a review by Evie Kendal
Rhonda Roberts’ Hoodwink follows the career of fledgling Time Investigator Kannon Dupree as she graduates from training and is finally authorised to start using the “time portal” to solve mysteries from the past. While in the first instalment of this series, Gladiatrix, Kannon was investigating her own unusual past, in Hoodwink she has been hired as a private detective by a wealthy family with political influence. The National Time Administration is under threat and if Kannon refuses this solo mission it is likely to be shut down, however time and budget constraints make it unlikely she will succeed – which would also lead to the demise of the organisation. Caught in a classic Catch 22, Kannon accepts the mission and has only a few days to solve a mystery that has lasted for decades.
When famous Hollywood director Earl Curtis’ body is discovered in the present day, Kannon is ordered to go back to 1939 when he went missing and discover who killed him. Taking on the role of assistant to Mr Curtis, Kannon tries to determine who among his friends and staff had the greatest motive for killing him, and also why his body was covered in occult runes when it was found. She hopes that solving this case will bring closure to Curtis’ elderly widow in the present, and allow her to move on and form a real relationship with her grandson. While the plot is not as intense as most of Gladiatrix, the setting is equally interesting and the author’s research into 1930’s Hollywood makes it an engaging story.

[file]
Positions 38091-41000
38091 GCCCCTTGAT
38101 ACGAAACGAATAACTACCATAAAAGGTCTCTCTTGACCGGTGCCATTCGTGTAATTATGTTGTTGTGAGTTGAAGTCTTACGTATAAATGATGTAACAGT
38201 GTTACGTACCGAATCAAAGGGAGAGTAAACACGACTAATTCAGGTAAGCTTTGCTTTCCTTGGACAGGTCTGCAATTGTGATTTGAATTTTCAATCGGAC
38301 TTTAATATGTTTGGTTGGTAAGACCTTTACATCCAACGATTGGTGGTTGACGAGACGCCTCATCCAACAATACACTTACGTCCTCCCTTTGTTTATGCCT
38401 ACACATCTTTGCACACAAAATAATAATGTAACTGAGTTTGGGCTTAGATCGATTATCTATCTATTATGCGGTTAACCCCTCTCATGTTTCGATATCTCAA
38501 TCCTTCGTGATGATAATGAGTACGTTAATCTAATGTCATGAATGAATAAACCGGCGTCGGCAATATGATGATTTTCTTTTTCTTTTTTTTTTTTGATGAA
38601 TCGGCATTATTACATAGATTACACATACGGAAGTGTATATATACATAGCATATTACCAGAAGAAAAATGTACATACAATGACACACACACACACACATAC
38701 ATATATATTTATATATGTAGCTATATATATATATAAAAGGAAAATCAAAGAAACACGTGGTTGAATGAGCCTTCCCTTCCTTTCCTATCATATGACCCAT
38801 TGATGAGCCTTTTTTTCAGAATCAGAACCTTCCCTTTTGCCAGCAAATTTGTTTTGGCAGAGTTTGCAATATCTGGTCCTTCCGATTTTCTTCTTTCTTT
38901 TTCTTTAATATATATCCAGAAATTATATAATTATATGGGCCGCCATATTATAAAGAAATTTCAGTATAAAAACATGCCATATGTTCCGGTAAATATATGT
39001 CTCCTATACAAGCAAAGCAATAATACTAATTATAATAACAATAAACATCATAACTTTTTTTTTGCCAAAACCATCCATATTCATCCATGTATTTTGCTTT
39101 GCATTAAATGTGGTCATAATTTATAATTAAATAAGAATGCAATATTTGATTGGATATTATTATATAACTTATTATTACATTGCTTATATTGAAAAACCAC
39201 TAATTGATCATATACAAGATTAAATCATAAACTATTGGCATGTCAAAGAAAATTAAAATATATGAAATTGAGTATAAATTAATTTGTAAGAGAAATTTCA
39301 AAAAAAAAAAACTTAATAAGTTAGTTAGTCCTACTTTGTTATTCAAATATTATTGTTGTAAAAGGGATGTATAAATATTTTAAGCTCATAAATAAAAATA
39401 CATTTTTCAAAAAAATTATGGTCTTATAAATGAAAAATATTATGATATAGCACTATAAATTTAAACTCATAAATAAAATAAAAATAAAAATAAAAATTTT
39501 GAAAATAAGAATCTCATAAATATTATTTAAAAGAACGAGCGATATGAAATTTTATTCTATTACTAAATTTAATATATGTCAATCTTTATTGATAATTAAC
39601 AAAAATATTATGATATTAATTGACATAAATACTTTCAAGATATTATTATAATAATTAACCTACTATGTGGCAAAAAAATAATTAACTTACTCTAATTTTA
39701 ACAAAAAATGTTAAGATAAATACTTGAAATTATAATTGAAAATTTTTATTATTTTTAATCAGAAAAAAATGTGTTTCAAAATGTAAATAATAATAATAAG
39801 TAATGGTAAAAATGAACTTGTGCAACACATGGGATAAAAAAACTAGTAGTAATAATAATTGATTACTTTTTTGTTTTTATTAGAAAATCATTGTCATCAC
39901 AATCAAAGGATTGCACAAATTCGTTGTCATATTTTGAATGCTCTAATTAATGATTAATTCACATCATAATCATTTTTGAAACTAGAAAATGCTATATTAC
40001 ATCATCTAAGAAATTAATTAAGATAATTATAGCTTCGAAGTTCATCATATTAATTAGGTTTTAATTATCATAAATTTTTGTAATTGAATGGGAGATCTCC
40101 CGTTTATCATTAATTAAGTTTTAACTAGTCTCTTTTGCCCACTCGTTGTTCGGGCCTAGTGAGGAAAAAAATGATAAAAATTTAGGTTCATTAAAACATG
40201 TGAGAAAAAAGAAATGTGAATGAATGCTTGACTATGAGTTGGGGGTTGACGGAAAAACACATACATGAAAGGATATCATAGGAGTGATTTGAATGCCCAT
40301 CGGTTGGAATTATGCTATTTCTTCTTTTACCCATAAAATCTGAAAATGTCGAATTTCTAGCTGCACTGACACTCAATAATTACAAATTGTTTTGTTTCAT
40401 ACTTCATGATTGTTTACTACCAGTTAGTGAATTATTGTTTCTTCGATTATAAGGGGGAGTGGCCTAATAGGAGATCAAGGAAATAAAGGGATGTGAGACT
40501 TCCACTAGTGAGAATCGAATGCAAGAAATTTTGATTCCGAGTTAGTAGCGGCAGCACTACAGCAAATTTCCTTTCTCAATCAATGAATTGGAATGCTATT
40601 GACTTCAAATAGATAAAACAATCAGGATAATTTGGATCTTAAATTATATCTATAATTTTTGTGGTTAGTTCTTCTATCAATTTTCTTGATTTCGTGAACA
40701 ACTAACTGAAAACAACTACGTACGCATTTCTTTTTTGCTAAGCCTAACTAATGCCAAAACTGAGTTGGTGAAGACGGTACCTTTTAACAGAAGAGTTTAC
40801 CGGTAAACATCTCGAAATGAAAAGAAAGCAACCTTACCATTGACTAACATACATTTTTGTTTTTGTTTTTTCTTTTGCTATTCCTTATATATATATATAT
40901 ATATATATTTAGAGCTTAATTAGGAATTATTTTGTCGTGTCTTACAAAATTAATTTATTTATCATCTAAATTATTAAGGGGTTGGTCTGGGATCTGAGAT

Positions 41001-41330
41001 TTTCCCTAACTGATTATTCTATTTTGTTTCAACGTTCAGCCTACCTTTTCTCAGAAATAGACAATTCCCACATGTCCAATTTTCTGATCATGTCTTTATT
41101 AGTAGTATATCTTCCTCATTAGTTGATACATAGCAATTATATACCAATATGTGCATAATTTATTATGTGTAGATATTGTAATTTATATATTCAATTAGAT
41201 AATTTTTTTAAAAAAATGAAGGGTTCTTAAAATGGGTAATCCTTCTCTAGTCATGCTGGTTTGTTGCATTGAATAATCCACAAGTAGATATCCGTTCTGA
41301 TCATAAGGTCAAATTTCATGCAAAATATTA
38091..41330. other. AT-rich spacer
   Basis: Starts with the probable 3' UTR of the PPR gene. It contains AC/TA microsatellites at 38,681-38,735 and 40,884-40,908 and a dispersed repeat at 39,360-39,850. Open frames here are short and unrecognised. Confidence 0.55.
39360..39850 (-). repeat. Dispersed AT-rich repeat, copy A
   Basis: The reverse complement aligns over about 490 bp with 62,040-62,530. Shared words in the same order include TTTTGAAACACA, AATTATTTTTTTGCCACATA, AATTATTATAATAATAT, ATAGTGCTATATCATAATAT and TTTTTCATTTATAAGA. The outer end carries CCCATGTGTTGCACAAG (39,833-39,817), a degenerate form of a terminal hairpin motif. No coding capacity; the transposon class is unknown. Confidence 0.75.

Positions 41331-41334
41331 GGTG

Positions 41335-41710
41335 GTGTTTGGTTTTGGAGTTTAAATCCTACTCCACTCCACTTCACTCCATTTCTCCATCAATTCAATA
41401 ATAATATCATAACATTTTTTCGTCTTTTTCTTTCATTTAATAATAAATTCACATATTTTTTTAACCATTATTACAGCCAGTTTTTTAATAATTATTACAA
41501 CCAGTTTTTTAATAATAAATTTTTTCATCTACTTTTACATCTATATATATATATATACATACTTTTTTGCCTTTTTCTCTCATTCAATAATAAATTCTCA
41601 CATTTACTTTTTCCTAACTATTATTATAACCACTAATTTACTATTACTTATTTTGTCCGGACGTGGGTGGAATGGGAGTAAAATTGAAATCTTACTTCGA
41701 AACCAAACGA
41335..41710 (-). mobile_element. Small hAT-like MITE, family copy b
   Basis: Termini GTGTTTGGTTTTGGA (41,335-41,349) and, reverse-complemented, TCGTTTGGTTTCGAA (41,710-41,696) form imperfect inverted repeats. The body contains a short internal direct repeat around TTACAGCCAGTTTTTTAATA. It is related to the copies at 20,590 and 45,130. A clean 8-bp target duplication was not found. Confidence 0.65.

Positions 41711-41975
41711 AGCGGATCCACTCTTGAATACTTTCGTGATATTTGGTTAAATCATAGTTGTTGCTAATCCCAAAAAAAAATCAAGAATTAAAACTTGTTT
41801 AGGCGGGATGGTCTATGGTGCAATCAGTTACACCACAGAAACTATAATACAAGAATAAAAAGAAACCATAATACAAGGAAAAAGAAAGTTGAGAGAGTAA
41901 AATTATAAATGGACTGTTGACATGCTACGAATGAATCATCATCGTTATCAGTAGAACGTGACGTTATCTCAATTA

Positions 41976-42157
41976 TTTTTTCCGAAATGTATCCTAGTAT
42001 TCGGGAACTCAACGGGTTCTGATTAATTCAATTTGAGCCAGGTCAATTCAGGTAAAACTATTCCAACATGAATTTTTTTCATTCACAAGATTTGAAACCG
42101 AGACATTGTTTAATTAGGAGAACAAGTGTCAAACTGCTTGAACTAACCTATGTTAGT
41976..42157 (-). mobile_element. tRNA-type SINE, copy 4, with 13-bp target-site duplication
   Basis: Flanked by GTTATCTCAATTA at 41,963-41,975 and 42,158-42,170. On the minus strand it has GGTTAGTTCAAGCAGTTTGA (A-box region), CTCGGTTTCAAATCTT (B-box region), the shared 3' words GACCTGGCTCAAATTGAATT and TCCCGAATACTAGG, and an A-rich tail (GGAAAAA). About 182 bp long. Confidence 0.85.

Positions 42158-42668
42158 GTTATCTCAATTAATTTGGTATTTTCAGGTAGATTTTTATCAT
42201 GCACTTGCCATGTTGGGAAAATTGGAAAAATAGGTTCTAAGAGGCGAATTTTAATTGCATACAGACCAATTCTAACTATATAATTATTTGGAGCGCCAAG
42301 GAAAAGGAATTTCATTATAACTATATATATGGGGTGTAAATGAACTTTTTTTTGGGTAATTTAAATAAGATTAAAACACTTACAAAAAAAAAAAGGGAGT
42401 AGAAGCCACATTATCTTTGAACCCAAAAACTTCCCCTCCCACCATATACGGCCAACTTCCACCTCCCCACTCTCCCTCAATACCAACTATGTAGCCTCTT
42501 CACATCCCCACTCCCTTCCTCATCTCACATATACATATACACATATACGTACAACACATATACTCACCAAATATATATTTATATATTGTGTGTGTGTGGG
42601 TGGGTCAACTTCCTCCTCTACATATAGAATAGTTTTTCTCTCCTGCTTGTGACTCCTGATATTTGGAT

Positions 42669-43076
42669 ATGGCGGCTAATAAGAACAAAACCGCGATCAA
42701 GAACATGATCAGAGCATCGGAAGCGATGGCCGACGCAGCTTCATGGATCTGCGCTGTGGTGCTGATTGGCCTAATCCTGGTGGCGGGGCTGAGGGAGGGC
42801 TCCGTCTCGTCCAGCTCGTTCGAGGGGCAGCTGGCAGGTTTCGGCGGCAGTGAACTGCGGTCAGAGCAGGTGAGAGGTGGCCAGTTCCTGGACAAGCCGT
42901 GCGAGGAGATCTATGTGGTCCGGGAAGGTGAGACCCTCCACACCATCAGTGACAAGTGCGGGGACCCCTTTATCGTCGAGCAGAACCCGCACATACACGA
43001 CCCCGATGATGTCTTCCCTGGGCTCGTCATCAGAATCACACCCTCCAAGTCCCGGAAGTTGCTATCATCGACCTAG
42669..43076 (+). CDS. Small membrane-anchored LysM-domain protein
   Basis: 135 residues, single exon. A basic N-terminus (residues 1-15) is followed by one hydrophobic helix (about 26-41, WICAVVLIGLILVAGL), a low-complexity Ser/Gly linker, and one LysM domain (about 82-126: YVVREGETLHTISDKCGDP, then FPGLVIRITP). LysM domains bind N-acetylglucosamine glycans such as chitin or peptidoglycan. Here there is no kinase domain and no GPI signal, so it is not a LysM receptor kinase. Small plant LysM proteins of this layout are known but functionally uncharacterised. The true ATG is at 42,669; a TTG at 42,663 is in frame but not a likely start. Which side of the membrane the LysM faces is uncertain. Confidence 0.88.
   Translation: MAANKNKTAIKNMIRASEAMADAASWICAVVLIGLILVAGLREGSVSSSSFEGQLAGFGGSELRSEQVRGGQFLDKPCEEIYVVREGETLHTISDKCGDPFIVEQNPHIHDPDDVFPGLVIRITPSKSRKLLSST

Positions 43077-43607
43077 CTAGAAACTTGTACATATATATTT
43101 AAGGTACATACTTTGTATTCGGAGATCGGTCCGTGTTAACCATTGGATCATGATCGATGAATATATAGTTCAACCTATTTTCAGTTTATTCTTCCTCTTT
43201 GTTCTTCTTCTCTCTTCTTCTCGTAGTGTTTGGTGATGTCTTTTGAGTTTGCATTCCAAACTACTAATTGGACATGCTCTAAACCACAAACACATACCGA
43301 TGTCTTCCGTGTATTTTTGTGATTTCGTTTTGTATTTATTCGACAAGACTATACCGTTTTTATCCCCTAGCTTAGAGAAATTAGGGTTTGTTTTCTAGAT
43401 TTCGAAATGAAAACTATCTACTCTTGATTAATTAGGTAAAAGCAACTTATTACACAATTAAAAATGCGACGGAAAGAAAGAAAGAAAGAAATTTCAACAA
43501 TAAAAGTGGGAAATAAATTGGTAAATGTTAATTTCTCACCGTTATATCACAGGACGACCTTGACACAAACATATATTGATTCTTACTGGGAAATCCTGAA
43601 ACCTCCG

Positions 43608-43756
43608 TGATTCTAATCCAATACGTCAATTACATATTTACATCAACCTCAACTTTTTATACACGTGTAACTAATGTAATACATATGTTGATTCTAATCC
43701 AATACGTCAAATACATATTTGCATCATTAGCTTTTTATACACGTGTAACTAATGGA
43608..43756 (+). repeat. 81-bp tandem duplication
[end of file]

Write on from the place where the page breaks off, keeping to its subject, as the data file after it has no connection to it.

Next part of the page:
While a lot of what I have to say about the Timestalker series I have already said in my review of Book 1 there is one significant difference in writing style between the two books – Hoodwink is much better. The prose is prettier and easier to read, the vocabulary more advanced and the over-the-top “Australianisms” are absent in Kannon’s speech in this novel. Overall these differences made the book a lot more enjoyable for me and made the protagonist more likeable.
If you read and liked Gladiatrix (and not just because of the ancient Greek theme) you will certainly like Hoodwink. If you didn’t read the first book in this series it is possible to pick up at Book 2 without much confusion. This series is definitely pitched at adults and as the books are quite long I recommend it for readers who don’t mind a significant time commitment this holidays.
Happy New Year!